“Our job is to accelerate the implementation of our company strategy and enforce it in our daily business,” notes Martinovic. Since this is more of an ongoing process of improvement than a one-time project, Podravka’s IT department took the time to put together a comprehensive CPM program. What began at the end of 2006 with initial evaluation measures will this year become an integral part of the company’s processes.
Finding the right partner
Podravka went shopping for the necessary technical knowledge: The consulting company Cubeserve (Switzerland) provides Podravka with the relevant conceptual, organizational, and technical expertise. The most important initial task was mapping all of the company’s IT-supported processes in the SAP system, which Cubeserve also handled. First, every Podravka management process was checked for improvement potential. The results formed the basis of the program that has been ongoing since mid-2007, which consists of several subprojects:
- upgrading to SAP NetWeaver BI 2004, including rollout to all levels of management
- reworking all controlling processes
- reworking all key figure systems
- implementing a balanced scorecard methodology
- revising of long-term planning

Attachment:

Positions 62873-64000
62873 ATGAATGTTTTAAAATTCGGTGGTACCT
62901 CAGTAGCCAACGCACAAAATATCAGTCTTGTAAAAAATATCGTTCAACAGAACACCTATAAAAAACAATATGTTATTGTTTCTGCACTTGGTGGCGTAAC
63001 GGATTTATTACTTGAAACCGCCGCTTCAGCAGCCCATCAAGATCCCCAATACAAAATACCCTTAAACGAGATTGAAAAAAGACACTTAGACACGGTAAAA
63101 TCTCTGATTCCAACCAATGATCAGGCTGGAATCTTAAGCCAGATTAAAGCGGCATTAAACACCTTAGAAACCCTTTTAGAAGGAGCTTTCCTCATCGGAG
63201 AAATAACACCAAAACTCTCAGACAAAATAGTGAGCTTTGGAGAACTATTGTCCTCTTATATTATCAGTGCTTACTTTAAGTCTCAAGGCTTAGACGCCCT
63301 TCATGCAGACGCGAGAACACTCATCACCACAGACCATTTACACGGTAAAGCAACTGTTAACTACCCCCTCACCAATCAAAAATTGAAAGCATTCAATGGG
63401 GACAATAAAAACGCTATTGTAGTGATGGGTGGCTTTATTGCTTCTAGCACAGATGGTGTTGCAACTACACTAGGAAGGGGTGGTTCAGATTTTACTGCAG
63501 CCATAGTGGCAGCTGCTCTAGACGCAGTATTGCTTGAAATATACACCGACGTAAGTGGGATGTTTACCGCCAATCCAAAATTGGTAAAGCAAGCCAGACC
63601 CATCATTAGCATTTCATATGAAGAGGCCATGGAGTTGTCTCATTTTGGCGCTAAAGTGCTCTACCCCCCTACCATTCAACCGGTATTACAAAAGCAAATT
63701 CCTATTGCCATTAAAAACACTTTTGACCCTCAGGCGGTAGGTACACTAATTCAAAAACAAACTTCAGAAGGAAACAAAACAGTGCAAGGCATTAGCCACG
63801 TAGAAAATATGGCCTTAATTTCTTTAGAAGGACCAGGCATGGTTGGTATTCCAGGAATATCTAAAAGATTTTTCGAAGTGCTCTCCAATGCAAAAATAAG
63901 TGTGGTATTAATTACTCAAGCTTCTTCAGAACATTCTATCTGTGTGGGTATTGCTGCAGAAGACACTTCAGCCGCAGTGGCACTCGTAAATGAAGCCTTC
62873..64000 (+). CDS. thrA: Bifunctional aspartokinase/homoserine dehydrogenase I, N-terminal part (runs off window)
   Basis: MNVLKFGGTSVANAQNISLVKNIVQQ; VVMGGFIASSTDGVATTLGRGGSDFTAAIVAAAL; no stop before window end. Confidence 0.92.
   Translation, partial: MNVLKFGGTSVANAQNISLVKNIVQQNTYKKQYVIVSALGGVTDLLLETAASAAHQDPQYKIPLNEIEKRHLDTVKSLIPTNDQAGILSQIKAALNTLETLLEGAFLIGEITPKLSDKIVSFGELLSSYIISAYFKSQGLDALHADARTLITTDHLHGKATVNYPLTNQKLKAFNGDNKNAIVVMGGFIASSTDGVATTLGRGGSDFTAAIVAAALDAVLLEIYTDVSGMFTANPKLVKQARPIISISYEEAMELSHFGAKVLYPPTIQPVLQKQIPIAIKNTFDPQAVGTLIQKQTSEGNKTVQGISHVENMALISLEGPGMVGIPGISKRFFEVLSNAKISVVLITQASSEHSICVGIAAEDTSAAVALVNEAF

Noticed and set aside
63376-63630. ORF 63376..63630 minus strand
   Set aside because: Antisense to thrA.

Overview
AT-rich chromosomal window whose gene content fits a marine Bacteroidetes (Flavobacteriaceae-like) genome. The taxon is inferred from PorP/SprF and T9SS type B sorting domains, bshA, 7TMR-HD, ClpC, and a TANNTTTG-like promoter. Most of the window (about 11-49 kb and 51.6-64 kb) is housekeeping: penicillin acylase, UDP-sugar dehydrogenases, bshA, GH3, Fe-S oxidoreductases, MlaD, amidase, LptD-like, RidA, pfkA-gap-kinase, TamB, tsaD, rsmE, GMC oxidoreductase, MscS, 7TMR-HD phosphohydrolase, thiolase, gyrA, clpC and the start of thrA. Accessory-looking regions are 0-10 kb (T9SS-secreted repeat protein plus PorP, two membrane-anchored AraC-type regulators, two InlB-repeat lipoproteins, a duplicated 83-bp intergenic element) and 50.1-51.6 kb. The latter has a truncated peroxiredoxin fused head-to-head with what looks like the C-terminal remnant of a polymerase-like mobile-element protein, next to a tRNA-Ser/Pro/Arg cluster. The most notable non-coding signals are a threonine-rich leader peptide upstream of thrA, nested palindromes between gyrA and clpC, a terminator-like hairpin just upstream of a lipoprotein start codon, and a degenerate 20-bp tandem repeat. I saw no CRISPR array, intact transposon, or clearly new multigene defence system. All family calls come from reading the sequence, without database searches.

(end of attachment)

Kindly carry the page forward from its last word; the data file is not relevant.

Having worked with a key performance indicator methodology for three years, Podravka already had a solid basis for these tasks.
Setting up a CPM competence center which will handle the operational monitoring and management of the company’s success rounds out the agenda. Marc Friedrichsen of Cube-serve explains the crucial importance of this new center: “Podravka is going to measure its success by its constant, long-term ability to actively run this program.” He adds that this has to be lived, and the competence center has to provide the corresponding impetus.
Podravka laid the foundation for this in advance. “To get a clear picture of what we were dealing with, we first agreed on a binding definition of CPM,” says Martinovic. This familiarized everyone involved with the aims and scope of the program to promote buy-in. Martinovic and his team are now focusing on refining the results
of this preliminary work for the lower levels of the company hierarchy.
The competence center comprises a manager and three CPM specialists. Business associates from every company area perform preparatory work for the CPM CC, and the overall unit reports directly to the executive board.
Podravka’s strategic and operational planning and its implementation – including performance measurement – have been realigned based on its improved system of reporting. The resulting increase in transparency has a reciprocal effect on the company’s planning, increasing its accuracy in subsequent cycles. “This will lead to the ongoing, iterative process of improvement we want in our everyday operations,” says Martinovic. The CIO can count on the support of the executive board. “We don’t want to reinvent the wheel; we’re just looking for an opportunity to better realize the targets set by company management,” he explains.
In the future, Martinovic hopes to see the program as integrated and self-evident as working with software. “SAP is an essential work resource. In the new products and releases, we’re finding everything we need for our program with respect to information technology,” he says. “Now all that we need are a few more employees who provide both IT expertise and industry competence…”